Yep, I’m on a plane again. Returning to San Francisco after a whirlwind trip to D.C. to do some planning with our tech team. We have some cool ideas I look forward to implementing over the coming year.
Of course, if you have ideas I’m always open. Just hit reply or drop a note to firstname.lastname@example.org.
Illustration: Aïda Amer/Axios
As new transportation options like bike and scooter rental services proliferate, ride-hailing companies are rushing to outfit their mobile apps with as many services as possible, including public transit, Axios' Kia Kokalitcheva reports.
“Just like Amazon sells third-party goods, we are going to also offer third-party transportation services,” Uber CEO Dara Khosrowshahi said last year. “So, we wanna kinda be the Amazon for transportation.”
Yes, but: They still have to compete with Google Maps — the 800-pound gorilla in this realm, and also their business partner.
For years, both Uber's and Lyft's U.S. apps offered only their various car ride services.
With the boom in bike and scooter rentals last year, both companies started adding new transportation options to their apps.
The big picture: Expanding their apps' services only makes these companies’ relationships with Google Maps more complicated.
Payments for transportation also remain a tricky area.
The bottom line: Uber and Lyft have an opportunity to broaden their apps' value by integrating more information and services with them. But they'll have to improve fast to best Google and persuade users that their apps are good for more than summoning a car.
Go deeper: Kia has more here.
A Tempo Automation employee prepares a circuit board assembly machine. Photo: Kaveh Waddell/Axios
Last April, we told you about Tempo Automation, which was building out a short-run manufacturing plant in San Francisco, one of the most tech-laden but also expensive cities in the country.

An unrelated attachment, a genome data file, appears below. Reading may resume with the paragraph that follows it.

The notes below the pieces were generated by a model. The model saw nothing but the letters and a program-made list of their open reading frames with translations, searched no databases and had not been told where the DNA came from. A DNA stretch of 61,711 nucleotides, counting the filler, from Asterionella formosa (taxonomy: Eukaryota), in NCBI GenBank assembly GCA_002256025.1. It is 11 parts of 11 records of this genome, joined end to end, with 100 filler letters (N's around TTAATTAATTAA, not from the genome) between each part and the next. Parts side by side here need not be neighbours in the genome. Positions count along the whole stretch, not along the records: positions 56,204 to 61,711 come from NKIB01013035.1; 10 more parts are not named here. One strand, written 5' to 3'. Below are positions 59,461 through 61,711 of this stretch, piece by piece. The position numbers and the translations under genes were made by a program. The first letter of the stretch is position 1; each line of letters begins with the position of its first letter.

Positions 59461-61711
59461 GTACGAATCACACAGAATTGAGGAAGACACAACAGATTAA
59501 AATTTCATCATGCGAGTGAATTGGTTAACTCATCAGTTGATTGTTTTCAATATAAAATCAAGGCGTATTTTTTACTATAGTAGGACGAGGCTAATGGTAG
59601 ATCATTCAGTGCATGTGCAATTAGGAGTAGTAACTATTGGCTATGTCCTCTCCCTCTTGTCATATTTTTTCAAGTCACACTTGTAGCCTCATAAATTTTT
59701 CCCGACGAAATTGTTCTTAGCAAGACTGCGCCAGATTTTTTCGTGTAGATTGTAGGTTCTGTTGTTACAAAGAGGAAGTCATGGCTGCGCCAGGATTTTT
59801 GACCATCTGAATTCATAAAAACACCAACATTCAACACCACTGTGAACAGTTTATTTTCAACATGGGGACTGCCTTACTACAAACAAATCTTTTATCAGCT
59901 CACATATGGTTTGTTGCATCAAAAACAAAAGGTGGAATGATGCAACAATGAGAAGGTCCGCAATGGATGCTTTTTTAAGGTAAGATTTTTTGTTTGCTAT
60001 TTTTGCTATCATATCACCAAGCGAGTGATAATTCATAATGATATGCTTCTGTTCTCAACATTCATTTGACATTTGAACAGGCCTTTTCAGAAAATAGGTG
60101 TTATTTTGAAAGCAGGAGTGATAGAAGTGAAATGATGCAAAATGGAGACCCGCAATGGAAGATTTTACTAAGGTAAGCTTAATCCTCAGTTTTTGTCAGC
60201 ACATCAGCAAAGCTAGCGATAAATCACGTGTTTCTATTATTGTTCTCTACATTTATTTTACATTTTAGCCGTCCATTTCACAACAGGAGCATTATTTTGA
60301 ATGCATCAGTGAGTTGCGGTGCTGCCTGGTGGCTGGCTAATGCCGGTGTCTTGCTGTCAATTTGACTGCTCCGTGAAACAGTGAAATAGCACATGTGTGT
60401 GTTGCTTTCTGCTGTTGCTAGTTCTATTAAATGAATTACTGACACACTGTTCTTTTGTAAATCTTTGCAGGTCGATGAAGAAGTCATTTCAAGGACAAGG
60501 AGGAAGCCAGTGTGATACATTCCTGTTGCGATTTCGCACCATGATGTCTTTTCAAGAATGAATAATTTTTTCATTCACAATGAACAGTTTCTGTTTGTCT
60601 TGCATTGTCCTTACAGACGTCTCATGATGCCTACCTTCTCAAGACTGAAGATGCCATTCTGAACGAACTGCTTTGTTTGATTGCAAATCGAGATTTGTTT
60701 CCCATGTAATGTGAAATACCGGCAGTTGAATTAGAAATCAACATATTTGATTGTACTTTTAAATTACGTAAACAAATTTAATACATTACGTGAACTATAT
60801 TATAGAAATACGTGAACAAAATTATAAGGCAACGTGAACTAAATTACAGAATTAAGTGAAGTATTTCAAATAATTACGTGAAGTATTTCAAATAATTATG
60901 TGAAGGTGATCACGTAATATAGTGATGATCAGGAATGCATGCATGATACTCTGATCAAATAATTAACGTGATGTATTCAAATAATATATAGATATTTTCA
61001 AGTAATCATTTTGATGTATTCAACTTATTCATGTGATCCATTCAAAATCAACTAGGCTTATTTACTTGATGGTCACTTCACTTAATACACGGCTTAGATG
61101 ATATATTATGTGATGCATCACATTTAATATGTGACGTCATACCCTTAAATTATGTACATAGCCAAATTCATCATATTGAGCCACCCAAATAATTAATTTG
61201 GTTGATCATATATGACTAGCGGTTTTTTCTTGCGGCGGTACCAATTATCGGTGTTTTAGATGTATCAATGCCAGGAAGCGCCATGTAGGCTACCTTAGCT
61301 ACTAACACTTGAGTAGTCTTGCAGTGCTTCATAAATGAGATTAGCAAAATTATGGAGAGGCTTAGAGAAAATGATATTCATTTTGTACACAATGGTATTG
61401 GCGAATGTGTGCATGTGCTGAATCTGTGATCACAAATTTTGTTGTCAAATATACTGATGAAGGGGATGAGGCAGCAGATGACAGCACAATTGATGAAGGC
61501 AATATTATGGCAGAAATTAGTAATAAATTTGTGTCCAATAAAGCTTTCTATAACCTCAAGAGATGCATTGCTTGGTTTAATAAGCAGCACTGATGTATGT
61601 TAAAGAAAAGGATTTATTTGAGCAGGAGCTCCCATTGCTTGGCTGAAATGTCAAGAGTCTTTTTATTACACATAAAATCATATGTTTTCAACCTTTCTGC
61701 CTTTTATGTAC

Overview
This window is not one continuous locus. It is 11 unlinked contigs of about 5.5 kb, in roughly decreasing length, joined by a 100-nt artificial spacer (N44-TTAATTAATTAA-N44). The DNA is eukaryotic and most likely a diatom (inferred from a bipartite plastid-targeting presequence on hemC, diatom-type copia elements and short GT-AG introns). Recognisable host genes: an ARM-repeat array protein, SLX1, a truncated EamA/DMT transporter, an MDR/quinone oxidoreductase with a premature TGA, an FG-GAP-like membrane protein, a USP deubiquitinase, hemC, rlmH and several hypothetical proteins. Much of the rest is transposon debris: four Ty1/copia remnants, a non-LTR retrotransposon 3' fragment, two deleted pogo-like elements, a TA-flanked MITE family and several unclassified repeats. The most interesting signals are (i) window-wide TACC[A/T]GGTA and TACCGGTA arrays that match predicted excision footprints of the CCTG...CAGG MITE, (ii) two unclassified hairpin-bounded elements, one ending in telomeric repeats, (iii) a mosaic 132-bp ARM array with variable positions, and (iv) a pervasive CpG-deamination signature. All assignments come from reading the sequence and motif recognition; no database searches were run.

What we're seeing: My colleague, Kaveh Waddell, recently got a tour of the facility. Here's some of what he had to say...
"The factory floor was far from empty when Axios visited. Employees in white coats twiddled with imposing machines or typed at standing desks in a corner of the cavernous space."
While tech firms still turn mostly to China and other places with cheaper manufacturing for large-scale manufacturing, Tempo is trying to carve a niche making small batches and prototypes for companies that will trade a slightly higher cost for the benefit of getting the job done locally.
How it works: Tempo's customers upload their plans and select parts on an online form. It works a bit like a car website that lets you choose color and options before spitting out an instant quote.
Read more of Kaveh's piece here.
The U.S. is home to Uber and Lyft, but Brazil, India and Mexico are among the places where consumers say they use their phones most to hail a ride or taxi, according to a new survey from Adobe.
By the numbers: A higher percentage of people in those countries also say they rely on their phones for food delivery than in the U.S., which ranked fourth in both categories among the 9 countries where people were surveyed.
The bottom line: Adoption of smartphone-based services various by geography based on a variety of factors, including the prevalence of smartphone-based options, societal norms, and the cost and availability of competing services.
Among other findings:
The Federal Trade Commission said Tuesday it was setting up a task force that could review already-approved tech mergers, Axios' David McCabe reports.
Why it matters: It reflects a new level of federal scrutiny for a tech sector dominated by companies like Google, Facebook and Amazon — each of which made major acquisitions along the way to becoming a giant.
Yes, but: The FTC has been criticized as not doing enough to check corporate power and regulators are constrained by U.S. antitrust law that makes it hard to accuse a company of hurting competition with a free product.
Check out the photographer who captured modern life, then photoshopped out the smartphones.